It’s time again for the politicians on both sides of the aisle to banter about who is spending more than whom, and who will force a government shutdown. However, the real issue at hand is will there actually be any talk from anyone in Congress or President Trump about the limited spending according to the enumerated powers in the Constitution?
When Congress returns from their break, they will have just a few days to pass a bill to fund the central government through the rest of the fiscal year.
The Hill reports on what it calls “Five hurdles to avoiding a government shutdown.” Here’s the list of things Jordain Carney says must be addressed to avoid such a thing.
- President Trump’s threat to withhold ObamaCare insurance payments is throwing an eleventh-hour wrench into the negotiations.
- Trump wants a provision included in the funding bill allowing states to restrict federal grant money for cities that don’t follow immigration laws.
- GOP leaders had signaled they were preparing to leave a key Trump priority —money to pay for a southern border wall — out of the bill in order to avoid a shutdown.
- Rust-belt lawmakers are turning their attention to the end-of-the-month shutdown deadline as part of their latest push to get a “permanent” fix on the healthcare and pensions for miners and their families.
- Republicans and the Trump administration want to boost military spending, arguing the Pentagon’s capabilities have been undercut after years of budget cuts.
Some of these are good, like one and two. Number five, in my opinion, funds an empire, not national defense. We spend hundreds of billions of dollars every year to what is called defense, but as far more than that. We should eliminate much of the empire building we’ve been engaged in for the past several decades.
Numbers three and four are ridiculous. While questioning whether to put a border wall up would be better than eliminating welfare in this country is a debate that no one will bring up adequately, the fact is that it would have some impact on illegal immigration.
However, many things will never come up, like a lot of that stuff former Senator Tom Coburn (R-OK) used to publish in his annual Wastebook. Remember all those things like:
- $516,000 to create a video game called “Prom Week” so people can relive their high school prom experiences;
- $15 million for recruiting scientists for Russia’s weapons institutes;
- $505,000 to a pet shampoo company;
- $13,000 to paint a large mural of a carrot in order to deter obesity;
- $10,000 for talking urinal cakes to deter drunk driving;
- $1.5 million to vineyards;
- $700,000 to develop beef jerky at the Pentagon;
- $20,000 on circus classes;
- $666,905 to research people watching reruns on TV;
- Professional athletes overseas vacations;
- School tax credits for prisoners who did not attend school;
- Medicaid audit program costs more than it brings in, $30,000;
- $939,771 to research male fruit flies’ attraction to younger female fruit flies;
- $74 million for an electric vehicle tax credit that will not reduce emissions;
- $750,970 to a brewery in New Hampshire;
- $547,430 for a dancing robot named Shimi to serve as a disc jockey for smartphones;
- $24,995 grant to develop a course entitled, “Should we want to be happy?”
- $49,990 to a potato chip company for advertising;
- $25,000 to promote the Alabama Watermelon Queen around the state;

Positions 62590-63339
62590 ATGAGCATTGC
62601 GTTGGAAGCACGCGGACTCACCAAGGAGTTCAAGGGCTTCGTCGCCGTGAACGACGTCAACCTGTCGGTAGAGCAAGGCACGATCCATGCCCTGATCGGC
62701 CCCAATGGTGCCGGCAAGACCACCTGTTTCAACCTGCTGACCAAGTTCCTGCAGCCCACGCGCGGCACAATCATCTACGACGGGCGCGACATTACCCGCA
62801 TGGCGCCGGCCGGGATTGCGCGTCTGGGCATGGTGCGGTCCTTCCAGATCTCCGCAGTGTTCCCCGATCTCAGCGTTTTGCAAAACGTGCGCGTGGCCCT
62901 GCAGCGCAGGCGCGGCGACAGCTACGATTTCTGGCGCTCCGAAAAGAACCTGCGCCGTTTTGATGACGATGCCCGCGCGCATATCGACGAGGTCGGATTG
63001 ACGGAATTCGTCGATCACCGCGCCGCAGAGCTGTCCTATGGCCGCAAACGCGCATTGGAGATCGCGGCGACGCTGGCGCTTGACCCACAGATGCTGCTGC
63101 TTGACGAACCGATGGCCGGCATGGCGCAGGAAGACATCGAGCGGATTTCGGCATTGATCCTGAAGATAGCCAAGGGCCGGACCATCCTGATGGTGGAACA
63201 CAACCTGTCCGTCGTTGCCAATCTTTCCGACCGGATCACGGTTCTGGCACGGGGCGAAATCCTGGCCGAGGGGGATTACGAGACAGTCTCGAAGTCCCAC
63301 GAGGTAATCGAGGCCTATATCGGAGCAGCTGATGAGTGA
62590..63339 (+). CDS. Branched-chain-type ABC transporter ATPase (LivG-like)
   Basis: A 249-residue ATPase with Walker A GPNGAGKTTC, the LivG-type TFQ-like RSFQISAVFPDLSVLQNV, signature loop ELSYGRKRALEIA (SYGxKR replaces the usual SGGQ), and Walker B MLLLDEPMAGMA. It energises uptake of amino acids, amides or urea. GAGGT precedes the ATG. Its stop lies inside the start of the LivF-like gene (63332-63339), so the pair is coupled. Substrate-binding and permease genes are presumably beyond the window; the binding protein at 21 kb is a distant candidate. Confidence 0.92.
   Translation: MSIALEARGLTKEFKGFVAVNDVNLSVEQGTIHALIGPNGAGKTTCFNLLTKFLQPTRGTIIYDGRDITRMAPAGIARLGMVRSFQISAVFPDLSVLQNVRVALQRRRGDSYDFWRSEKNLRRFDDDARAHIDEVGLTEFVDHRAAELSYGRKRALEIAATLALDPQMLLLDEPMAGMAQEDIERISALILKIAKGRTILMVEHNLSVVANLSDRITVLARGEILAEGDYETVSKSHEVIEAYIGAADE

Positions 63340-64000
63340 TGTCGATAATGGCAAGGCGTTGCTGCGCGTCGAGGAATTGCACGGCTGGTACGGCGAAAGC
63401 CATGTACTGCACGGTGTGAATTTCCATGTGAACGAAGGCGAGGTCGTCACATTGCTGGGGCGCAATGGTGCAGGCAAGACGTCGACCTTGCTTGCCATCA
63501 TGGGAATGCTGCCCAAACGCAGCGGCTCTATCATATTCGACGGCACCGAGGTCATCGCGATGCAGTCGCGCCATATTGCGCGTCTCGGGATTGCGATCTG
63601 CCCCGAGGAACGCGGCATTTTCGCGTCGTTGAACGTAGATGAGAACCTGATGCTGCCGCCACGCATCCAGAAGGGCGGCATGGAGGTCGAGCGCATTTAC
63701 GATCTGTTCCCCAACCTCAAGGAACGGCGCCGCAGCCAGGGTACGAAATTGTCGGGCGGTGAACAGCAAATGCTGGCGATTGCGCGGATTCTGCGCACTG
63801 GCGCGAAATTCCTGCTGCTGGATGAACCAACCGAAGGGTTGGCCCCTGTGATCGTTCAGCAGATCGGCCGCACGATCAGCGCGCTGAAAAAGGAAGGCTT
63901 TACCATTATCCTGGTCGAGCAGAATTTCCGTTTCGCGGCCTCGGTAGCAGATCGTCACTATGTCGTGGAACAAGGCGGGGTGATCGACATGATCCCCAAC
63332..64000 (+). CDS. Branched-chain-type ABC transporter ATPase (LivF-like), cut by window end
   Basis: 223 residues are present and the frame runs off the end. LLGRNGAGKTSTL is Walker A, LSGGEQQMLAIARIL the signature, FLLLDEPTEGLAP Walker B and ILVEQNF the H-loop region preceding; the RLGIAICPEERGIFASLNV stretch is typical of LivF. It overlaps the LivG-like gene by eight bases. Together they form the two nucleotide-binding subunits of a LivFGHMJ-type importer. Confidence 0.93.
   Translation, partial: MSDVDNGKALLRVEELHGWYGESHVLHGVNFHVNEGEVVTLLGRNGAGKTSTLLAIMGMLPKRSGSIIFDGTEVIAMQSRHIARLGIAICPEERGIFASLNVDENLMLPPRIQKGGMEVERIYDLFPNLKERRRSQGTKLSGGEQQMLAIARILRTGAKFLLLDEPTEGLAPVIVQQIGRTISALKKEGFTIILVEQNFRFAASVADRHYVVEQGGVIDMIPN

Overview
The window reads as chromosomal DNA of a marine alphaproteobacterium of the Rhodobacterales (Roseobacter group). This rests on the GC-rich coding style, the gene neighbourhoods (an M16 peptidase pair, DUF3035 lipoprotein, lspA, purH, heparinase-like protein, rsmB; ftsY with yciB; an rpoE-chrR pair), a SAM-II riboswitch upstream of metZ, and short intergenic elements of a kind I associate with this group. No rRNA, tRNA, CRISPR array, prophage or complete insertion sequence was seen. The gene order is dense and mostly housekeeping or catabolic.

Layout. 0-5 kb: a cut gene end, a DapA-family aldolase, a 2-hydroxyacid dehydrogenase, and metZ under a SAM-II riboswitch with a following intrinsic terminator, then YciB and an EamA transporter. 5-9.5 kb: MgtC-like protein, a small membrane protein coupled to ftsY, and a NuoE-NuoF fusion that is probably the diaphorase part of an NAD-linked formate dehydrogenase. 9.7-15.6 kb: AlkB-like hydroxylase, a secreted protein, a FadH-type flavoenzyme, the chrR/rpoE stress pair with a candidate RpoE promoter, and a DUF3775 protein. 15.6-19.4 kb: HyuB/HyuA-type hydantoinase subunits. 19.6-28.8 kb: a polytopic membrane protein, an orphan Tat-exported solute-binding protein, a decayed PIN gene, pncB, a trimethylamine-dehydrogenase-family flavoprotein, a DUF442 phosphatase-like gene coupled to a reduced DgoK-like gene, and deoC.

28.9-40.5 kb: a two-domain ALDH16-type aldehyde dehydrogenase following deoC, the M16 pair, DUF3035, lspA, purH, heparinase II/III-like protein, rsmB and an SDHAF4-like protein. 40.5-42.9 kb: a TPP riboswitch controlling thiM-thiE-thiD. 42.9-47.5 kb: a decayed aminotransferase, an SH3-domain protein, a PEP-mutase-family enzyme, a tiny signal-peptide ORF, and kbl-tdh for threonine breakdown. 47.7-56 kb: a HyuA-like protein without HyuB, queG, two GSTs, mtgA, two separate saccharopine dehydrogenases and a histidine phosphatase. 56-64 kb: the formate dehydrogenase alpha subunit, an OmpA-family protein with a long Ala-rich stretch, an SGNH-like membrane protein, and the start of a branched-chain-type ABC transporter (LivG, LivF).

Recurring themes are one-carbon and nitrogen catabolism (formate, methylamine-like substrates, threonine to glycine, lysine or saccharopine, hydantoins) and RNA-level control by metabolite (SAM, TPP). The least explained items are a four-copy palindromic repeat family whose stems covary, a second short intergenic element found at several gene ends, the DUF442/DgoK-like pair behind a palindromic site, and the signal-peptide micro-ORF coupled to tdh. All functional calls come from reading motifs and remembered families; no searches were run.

- $1.2 million to study older people playing the video game World of Warcraft;
- $99,000 to a new distillery that will produce vodka and other hard alcohols; and,
- $548,731 to study whether young people who drink alcohol feel immature
- $325,000 contributed to the construction of robotic squirrels to observe their interaction with rattlesnakes and described it as “When robot squirrels attack.”
- $1000 Taxpayer Grants For Zombie Apocalypse Training At Resort & Spa
Well, here’s the thing, the Constitution is not to be ignored by Congress or the President. As Publius Huldah has succinctly pointed out, the way that we balance the federal budget is not via a balanced budget amendment, but restrict spending to the enumerated powers of the Constitution.
Article 1, Section 8, Clauses 3-16 itemizes the powers we delegated to Congress, and Congress may only spend money on the enumerated objects of its powers.
“Congress may spend money on operating a patent office because issuing patents and copyrights is an enumerated power delegated to Congress. See: Art. I, Sec. 8, cl. 8,” wrote Publius Huldah. “But Congress is NOT authorized to appropriate funds to teach Chinese prostitutes how to drink alcohol responsibly. That is not listed in the Constitution as an enumerated power of Congress.”
“Congress is NOT authorized to appropriate funds to provide medical care to old people or poor people,” she added. “That is not listed in the Constitution as an enumerated power of Congress.”
So, when Trump and his team point to withholding Obamacare payments and grant money to states that don’t comply with the law (or not be handing out grants, period), it is acting within the confines of the Constitution. When the defense of the country is at stake (again, defense, not nation building or empire building), that is also within the Constitution.
Funding miners’ healthcare and pensions is not an enumerated power. Neither are any of the things I listed above, along with billions of dollars that are spent by the DC criminal cartel.
I say, let DC shutdown till we get spending fully under control. This is also a time for President Trump to play the man and defund Planned Parenthood in the spending bill. If he and the GOP won’t do that, they have no business blasting those in the Freedom Caucus for standing up against a socialistic healthcare bill.
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